Spatial Metaphors describing the Internet and religious Websites: sacred Space and sacred Place

Maria Beatrice Bittarello


The paper examines the spatial metaphors used to describe the Internet and the World Wide Web as both space and place. The paper focuses on textual analysis and adopts cultural studies and religious studies methodological approaches. Two different and co-existing conceptions of the Internet seem to emerge from the analysis of the metaphors used by participants in online activities, the media, and scholars describing this new medium. The first part of the paper examines how in the media and in the common speech the Internet is conceived of, and represented as, space; the second part focuses on how this medium is specifically constructed as place by religious groups.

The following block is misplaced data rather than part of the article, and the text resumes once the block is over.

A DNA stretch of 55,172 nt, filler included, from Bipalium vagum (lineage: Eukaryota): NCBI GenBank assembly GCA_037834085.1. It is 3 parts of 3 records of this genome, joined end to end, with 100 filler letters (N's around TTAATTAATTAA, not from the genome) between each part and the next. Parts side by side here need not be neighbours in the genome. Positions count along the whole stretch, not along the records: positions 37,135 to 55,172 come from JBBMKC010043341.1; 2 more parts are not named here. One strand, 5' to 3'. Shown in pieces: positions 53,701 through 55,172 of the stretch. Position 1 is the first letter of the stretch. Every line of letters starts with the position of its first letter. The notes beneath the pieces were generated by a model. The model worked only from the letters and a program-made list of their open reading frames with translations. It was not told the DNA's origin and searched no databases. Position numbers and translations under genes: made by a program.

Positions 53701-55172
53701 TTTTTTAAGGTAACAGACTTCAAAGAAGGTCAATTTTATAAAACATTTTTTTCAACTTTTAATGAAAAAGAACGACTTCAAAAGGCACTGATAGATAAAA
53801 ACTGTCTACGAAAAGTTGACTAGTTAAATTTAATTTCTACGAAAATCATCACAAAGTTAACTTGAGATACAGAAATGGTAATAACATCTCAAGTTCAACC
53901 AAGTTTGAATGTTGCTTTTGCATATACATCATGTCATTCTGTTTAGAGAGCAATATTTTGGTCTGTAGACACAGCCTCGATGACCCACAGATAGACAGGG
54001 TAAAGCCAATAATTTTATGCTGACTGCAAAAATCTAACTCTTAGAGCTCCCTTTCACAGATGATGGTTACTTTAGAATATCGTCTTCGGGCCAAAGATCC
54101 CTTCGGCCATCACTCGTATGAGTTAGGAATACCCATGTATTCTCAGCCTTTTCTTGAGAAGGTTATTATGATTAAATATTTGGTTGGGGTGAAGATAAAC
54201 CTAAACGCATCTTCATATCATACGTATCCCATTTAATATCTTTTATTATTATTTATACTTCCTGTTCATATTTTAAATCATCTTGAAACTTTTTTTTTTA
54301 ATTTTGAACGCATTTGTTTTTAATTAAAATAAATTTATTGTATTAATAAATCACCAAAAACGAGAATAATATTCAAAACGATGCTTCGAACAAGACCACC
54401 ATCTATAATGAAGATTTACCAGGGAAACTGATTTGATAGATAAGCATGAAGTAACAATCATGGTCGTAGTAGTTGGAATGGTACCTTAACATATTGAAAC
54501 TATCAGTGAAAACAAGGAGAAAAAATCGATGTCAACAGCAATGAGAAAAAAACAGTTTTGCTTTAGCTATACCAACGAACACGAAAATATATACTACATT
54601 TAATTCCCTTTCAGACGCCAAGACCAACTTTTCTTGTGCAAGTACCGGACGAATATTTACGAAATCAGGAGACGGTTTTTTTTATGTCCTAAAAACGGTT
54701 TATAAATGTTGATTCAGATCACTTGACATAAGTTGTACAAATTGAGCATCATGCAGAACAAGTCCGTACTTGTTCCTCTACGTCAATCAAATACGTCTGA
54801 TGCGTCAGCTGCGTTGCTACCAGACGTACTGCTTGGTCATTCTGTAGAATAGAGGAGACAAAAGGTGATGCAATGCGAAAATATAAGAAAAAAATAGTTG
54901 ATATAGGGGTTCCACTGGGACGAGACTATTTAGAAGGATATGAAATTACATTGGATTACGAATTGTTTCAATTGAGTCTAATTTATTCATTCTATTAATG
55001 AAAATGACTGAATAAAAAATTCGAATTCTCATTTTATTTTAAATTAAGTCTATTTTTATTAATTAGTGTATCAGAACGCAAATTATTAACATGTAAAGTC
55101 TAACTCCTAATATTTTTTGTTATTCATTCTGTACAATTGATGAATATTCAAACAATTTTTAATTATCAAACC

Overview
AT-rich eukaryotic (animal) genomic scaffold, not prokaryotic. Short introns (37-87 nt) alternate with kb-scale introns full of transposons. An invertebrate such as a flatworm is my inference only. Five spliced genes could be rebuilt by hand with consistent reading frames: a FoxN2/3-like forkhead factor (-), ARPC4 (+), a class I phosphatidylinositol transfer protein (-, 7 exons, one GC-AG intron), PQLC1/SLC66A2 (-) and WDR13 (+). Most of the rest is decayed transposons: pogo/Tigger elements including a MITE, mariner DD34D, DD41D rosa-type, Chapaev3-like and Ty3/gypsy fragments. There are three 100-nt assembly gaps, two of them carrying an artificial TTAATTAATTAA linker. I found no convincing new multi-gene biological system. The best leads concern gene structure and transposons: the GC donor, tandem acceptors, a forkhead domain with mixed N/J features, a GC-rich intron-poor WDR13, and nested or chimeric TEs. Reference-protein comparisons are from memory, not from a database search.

The conclusion is that contemporary constructions of the Internet reinforce the postmodern stress on space, both real and metaphorical. Jameson's classic reading of the dominance of categories of space as expression of cultural dominance, is confirmed by the dominance of categories of space to define communication tools and virtuality, as well as by the predominant presence of specific countries, languages, and social groups in 'cyberspace'.


media studies;spatial metaphors; sacred place; sacred space; religion online

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